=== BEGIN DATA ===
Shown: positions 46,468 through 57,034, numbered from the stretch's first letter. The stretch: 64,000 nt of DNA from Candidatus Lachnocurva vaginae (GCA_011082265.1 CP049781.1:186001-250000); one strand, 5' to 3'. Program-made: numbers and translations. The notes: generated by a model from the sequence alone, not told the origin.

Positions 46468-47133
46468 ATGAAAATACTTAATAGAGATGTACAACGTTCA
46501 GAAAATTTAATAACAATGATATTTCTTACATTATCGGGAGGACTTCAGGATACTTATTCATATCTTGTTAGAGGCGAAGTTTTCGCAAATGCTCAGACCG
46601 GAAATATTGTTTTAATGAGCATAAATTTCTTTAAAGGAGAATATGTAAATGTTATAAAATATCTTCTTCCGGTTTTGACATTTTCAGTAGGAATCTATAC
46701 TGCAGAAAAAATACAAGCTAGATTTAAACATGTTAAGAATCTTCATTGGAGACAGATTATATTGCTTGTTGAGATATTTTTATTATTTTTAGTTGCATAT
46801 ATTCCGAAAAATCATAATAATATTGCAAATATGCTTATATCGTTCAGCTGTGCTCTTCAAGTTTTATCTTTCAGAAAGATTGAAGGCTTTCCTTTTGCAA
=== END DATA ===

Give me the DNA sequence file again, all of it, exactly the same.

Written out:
Shown: positions 46,468 through 57,034, numbered from the stretch's first letter. The stretch: 64,000 nt of DNA from Candidatus Lachnocurva vaginae (GCA_011082265.1 CP049781.1:186001-250000); one strand, 5' to 3'. Program-made: numbers and translations. The notes: generated by a model from the sequence alone, not told the origin.

Positions 46468-47133
46468 ATGAAAATACTTAATAGAGATGTACAACGTTCA
46501 GAAAATTTAATAACAATGATATTTCTTACATTATCGGGAGGACTTCAGGATACTTATTCATATCTTGTTAGAGGCGAAGTTTTCGCAAATGCTCAGACCG
46601 GAAATATTGTTTTAATGAGCATAAATTTCTTTAAAGGAGAATATGTAAATGTTATAAAATATCTTCTTCCGGTTTTGACATTTTCAGTAGGAATCTATAC
46701 TGCAGAAAAAATACAAGCTAGATTTAAACATGTTAAGAATCTTCATTGGAGACAGATTATATTGCTTGTTGAGATATTTTTATTATTTTTAGTTGCATAT
46801 ATTCCGAAAAATCATAATAATATTGCAAATATGCTTATATCGTTCAGCTGTGCTCTTCAAGTTTTATCTTTCAGAAAGATTGAAGGCTTTCCTTTTGCAA